Exactly How Sticking With A Job You Hate Is Bad For Your Health

Time to ask yourself: Is it worth it?

September 8, 2017
working in a cubicle
CSA-Printstock/getty

If you hate your job, don’t hang onto it for too long—working a job that bums you out can have serious long-term health consequences, according to research from Ohio State University.

And those negative health effects can outlast the crappy job—the study, published this spring in Social Science And Medicine, found that consistently poor or declining job satisfaction in your 20s and 30s had leads to poorer mental health later on in life." Job satisfaction can begin to affect your health by your early 40s," Jonathan Dirlam, one of the study authors, told Ohio State News..

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Related: 7 Practical Ways To Make Your Work Routine Healthier

The study found the highest levels of depression, sleep problems, and excessive worry in people who were dissatisfied with their jobs throughout their 20s and 30s. Those people were also more likely to be diagnosed with emotional problems. By contrast, those who started out happier with their work but became unhappy over time also lost sleep and worried more, but weren’t as depressed and didn’t see in increase in their likelihood of being diagnosed with emotional problems. (That’s not much of a silver lining, though—not sleeping enough can lead to serious health problems including heart disease.)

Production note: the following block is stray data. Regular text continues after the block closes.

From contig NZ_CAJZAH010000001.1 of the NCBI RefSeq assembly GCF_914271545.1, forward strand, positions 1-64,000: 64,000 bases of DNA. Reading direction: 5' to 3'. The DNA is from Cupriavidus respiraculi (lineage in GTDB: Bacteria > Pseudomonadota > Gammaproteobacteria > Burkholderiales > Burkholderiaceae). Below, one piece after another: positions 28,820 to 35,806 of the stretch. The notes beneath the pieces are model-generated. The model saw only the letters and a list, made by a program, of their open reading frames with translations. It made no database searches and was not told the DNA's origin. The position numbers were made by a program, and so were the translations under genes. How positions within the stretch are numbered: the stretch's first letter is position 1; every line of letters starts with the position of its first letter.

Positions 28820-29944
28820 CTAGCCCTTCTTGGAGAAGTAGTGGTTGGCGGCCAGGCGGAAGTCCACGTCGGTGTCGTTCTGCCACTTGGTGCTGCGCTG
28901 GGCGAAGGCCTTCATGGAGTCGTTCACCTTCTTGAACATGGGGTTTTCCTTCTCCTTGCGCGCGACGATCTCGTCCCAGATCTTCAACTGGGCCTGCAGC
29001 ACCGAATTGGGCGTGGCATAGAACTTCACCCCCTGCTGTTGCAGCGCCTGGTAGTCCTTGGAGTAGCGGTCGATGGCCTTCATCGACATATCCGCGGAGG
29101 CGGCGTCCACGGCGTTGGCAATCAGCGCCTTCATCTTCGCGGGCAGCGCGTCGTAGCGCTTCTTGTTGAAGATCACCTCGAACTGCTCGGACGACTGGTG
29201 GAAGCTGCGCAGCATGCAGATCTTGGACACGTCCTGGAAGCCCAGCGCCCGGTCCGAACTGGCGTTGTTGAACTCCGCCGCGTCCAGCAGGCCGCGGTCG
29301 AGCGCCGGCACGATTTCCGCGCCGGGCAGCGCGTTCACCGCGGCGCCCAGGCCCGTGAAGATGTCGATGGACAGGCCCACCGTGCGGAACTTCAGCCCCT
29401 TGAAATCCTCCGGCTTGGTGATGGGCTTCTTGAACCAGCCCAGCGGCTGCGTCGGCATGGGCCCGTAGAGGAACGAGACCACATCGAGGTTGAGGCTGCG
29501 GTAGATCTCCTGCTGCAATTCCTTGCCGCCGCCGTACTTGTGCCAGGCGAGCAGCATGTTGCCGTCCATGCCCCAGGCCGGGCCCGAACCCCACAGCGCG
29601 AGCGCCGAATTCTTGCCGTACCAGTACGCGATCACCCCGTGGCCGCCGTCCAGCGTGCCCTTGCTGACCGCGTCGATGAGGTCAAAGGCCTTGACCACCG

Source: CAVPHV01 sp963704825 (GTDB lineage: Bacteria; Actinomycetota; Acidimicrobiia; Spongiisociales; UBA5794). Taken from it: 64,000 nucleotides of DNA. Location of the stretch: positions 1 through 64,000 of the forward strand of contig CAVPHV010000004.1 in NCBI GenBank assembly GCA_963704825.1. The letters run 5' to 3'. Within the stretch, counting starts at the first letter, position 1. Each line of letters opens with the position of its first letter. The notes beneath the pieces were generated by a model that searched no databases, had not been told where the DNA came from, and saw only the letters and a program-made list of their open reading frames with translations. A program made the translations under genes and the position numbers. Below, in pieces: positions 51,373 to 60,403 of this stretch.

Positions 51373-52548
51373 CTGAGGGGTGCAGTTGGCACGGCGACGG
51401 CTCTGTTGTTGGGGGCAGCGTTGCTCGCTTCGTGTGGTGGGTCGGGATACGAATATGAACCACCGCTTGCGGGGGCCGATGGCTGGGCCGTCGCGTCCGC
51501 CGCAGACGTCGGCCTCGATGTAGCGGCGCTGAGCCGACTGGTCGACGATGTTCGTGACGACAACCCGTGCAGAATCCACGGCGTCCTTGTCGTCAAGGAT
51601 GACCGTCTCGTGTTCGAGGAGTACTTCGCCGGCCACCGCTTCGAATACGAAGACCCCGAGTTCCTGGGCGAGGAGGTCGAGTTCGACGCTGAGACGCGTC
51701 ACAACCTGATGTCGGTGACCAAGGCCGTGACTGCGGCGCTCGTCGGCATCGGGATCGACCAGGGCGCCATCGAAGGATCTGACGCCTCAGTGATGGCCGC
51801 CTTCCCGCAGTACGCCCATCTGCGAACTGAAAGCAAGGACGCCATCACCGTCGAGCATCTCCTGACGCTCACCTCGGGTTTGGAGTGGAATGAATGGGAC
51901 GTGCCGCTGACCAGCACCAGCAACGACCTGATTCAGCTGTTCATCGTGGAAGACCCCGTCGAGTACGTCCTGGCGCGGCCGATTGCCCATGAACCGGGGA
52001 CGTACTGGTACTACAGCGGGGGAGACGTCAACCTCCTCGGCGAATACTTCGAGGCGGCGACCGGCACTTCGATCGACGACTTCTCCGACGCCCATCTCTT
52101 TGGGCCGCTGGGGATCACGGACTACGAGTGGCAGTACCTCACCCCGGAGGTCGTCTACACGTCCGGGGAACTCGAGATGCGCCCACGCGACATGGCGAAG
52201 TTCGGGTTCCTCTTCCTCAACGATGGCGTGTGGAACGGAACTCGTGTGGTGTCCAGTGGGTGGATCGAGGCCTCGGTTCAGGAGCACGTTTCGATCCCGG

Related: 9 Foods Proven To Help You Sleep

And the toll isn’t just psychological. Feeling physically sick when heading to your job? It’s not all in your head. The Ohio State study noted that people who reported low job satisfaction had poorer overall health, and also reported more back pain and getting sick more often. (Do you suffer from back pain? Here are three easy yoga poses that condition and protect your spine.)

Another study found that the stress of working an unsatisfying job was associated with a lower white blood cell count, which puts you at an increased risk for infections. And another found that prolonged exposure to job stress puts women at an increased risk for heart disease. (Stress can also exacerbate allergies and make your periods worse—here are 10 ways stress takes a toll on your body.)

Related: 10 Quick And Easy Ways To De-Stress In Under A Minute

 

The good news is, the study found that people who started out hating their jobs but whose job satisfaction improved over time didn’t have the health problems of those who were stuck in a job that they detested.

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So check in with yourself, and if you hate what you do, do your future self a favor and do what you can to stop working at a job you hate. You don’t necessarily have to leave your place of employment—maybe there’s a different department or position that would be more satisfying.

At the very least, if you can, try taking a brief vacation. Remember to prioritize your health. You can find another job, but you only get one life.